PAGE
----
Companies are at a crossroads as they consider which path to take when it comes to office takeup. While working remotely has been readily embraced by several industries, it still has some downsides that are begging to be acknowledged.
Flexible offices once made up a small portion of the commercial real estate market, but has been an up-and-coming sector for years now. With employees seeking for more flexibility and agility even after the pandemic, operators could see a massive spike in demand.
This has led to companies looking at the hub-and-spoke model, which would consist of several smaller offices in the suburbs and one main hub in the city.
With this real estate strategy, employees can continue to enjoy their decreased commutes, while maintaining a healthy work-life balance.
Although the flexible office market has taken a big beating over the last several months, the industry could potentially come back stronger than ever with the hub-and-spoke model.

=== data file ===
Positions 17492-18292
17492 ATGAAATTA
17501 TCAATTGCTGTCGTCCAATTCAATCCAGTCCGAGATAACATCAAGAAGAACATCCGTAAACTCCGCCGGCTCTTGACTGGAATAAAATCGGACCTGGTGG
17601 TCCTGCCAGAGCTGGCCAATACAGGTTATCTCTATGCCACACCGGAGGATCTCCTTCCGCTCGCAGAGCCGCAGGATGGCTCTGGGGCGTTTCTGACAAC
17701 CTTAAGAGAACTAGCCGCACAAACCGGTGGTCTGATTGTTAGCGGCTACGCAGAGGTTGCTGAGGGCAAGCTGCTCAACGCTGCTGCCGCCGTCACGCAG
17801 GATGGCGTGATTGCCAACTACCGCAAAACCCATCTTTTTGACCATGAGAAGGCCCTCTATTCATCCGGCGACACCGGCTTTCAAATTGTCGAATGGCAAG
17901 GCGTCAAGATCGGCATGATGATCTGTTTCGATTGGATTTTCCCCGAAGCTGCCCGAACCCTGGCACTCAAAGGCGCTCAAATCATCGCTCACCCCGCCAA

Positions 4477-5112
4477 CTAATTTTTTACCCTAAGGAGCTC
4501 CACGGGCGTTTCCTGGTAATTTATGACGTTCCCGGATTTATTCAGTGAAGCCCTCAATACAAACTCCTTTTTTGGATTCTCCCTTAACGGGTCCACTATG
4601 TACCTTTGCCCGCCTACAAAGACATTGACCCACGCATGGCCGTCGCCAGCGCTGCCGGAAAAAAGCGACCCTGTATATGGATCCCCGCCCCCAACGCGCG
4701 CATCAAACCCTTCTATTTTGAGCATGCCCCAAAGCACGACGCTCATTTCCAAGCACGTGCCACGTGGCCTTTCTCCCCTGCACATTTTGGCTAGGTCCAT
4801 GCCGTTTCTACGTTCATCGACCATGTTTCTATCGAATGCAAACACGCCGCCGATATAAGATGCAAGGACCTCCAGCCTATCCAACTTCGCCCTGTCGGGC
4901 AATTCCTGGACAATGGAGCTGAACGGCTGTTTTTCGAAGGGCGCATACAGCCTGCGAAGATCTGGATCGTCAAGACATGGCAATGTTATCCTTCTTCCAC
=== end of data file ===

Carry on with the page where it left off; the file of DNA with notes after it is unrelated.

Adopting these workspaces is not only beneficial for employees, but companies also get to reap their own benefits. For instance, flexible offices are fully-furnished with everything a traditional office needs and more, allowing companies to save money on overhead expenses.
Additionally, businesses do not have to commit to long-term leases with flexible offices as they typically operate on a short-term basis. This alleviates risks that come with lengthy leases, particularly during the pandemic.